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NBA Draft Trade Rumors: Dealing No. 2 Pick Would Be Wrong Move for the Bobcats

PHOENIX, AZ - MARCH 22:  Patric Young #4 and Bradley Beal #23 of the Florida Gators celebrate the 68-58 victory against the Marquette Golden Eagles during the 2012 NCAA Men's Basketball West Regional Semifinal game at US Airways Center on March 22, 2012 in Phoenix, Arizona.  (Photo by Jamie Squire/Getty Images)
Jamie Squire/Getty Images
Stephen BabbFeatured ColumnistJune 28, 2012

There's a lot of pressure on Michael Jordan to make the most of his Charlotte Bobcats' premium position in Thursday's draft.

How he attempts to do so remains to be seen.

ESPN's Andy Katz is hearing that the Charlotte Bobcats aren't far from a deal that would send the second overall pick in the draft to a destination not yet known:

Charlotte is "getting closer" to dealing the No. 2 pick, according to high-level source. Adds intrigue leading up to the draft at 7:30 p.m.

— Andy Katz (@ESPNAndyKatz) June 28, 2012

And, according to ESPN's Marc Stein, the most likely clubs to land that pick are the Cleveland Cavaliers and Houston Rockets:

Also from @Chris_Broussard on SportsCenter: Bobcats narrow five potential trade partners for No. 2 pick to two teams (Cavs and Rockets)

— Marc Stein (@ESPNSteinLine) June 28, 2012

There's certainly a logic to working with those teams. Both have a stockpile of draft picks that would significantly ease the pain of losing the chance to take the best player not named Anthony Davis.

If the Bobcats traded down to get Cleveland's No. 4 selection (along with some or all of the organization's other three selections, presumably), they'd still have a shot at a top-shelf prospect like Kansas' Thomas Robinson, Kentucky's Michael Kidd-Gilchrist or UNC's Harrison Barnes.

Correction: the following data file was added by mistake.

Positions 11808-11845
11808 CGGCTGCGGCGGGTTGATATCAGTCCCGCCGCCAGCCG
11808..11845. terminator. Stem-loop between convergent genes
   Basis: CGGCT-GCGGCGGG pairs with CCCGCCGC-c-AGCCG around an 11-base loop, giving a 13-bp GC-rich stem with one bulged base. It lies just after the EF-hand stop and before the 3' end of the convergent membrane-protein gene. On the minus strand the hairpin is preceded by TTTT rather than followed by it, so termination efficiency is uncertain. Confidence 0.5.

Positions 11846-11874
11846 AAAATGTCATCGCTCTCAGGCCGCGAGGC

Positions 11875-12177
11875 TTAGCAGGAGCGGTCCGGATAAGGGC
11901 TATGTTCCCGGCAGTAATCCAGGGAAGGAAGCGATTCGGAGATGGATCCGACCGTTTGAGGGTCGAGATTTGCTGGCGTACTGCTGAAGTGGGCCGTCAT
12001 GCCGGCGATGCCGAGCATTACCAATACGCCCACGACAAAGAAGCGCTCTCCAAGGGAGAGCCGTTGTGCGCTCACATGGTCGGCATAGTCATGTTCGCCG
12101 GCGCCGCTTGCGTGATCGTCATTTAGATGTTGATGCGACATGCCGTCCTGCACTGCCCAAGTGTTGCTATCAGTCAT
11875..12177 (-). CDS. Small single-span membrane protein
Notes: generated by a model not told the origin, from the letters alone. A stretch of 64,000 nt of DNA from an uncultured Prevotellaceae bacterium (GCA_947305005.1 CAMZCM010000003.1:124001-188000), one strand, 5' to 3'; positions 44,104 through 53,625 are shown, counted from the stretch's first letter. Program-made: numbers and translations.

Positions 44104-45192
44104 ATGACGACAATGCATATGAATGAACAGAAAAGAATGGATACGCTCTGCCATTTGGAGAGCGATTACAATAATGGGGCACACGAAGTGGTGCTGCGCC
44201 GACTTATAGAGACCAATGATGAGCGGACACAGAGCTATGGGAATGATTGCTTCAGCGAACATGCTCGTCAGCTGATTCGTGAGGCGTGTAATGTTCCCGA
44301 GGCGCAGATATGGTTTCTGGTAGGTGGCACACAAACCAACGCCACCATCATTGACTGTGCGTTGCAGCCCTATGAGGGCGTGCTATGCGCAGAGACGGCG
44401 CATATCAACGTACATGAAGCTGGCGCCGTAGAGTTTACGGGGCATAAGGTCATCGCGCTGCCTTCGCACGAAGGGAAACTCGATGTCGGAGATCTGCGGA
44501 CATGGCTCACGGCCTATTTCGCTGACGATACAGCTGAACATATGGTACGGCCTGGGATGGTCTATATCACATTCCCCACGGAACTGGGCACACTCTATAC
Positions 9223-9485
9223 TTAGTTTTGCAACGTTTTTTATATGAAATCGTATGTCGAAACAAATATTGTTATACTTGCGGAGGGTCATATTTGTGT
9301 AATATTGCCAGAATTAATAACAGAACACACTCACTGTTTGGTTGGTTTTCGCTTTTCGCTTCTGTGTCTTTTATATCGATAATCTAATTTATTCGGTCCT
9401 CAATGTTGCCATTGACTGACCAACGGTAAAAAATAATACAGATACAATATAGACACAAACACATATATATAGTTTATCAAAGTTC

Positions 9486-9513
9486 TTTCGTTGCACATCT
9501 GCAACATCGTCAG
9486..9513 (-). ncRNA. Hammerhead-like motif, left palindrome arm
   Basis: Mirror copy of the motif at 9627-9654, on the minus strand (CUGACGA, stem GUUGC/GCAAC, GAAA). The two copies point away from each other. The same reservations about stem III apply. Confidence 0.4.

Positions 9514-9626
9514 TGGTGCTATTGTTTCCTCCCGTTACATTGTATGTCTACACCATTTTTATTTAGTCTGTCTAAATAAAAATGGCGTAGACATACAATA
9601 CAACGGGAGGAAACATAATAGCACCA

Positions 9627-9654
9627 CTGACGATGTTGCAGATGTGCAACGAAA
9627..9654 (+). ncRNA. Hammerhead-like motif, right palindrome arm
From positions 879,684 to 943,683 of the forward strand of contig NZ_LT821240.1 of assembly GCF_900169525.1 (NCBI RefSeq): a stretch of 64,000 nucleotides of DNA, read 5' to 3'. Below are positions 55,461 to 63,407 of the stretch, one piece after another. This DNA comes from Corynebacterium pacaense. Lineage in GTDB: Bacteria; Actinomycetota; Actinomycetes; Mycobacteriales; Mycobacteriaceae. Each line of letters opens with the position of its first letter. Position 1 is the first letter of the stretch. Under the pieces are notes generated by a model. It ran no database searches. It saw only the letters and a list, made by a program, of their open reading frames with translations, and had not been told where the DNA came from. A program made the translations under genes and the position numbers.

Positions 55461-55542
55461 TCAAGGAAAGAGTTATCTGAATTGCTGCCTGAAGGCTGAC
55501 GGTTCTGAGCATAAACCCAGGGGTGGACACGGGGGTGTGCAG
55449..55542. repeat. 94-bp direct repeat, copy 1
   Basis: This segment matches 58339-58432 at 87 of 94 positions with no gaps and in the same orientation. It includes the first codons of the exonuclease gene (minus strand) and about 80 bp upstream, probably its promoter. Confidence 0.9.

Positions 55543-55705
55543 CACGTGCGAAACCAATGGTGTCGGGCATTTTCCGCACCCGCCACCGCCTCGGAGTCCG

Can the Bobcats trade down and still land Kansas' Thomas Robinson?
Can the Bobcats trade down and still land Kansas' Thomas Robinson?Andy Lyons/Getty Images

But Florida's Bradley Beal almost certainly won't still be on the board—and that's precisely the problem with this deal.

Charlotte's consolation prizes could still make an immediate impact on a locker room that desperately needs it. Robinson and Kidd-Gilchrist epitomize the kind of grit the Bobcats were clearly missing during their historically awful 2011-12 campaign.

But Beal could be a special player. He's the kind of young scorer who a team could build around for years to come.

The Bobcats should be looking to make a deal. It just shouldn't involve forfeiting the opportunity to take Beal.

The better move would be creating a spot in the rotation for Beal by moving last year's lottery selection, Kemba Walker.

The 22-year-old Walker is one of those point guards who would much prefer to shoot the ball at every opportunity. That's not necessarily a bad thing. It's just not the kind of star a team like the Bobcats should build around.

When a roster is stocked with subpar or otherwise inexperienced talent, the last thing you want running the offense is a guy who's better at creating for himself than his teammates.

Those teammates need all the help they can get.

Kemba Walker has tons of talent, but is he the right fit to run Charlotte's offense?
Kemba Walker has tons of talent, but is he the right fit to run Charlotte's offense?Streeter Lecka/Getty Images

Rather than losing out on Beal, the Bobcats should use Walker to upgrade the roster. They could either trade Walker straight-up for a package including a more traditional floor general (perhaps someone like UNC's Kendall Marshall) or otherwise use him in a move to upgrade the wing.

Parting ways with small forward Corey Maggette may signal that Charlotte is prepared to add Kidd-Gilchrist or Barnes, but they could one day regret missing out on Beal.

The shooting guard turns 19 the same day he'll be taken in this draft. But, thanks to his ability to score from anywhere on the court in a variety of ways, the Bobcats would be the ones walking away with the big gift.

If they lose that chance, they won't leave empty-handed—they'll just leave wondering what might have been.

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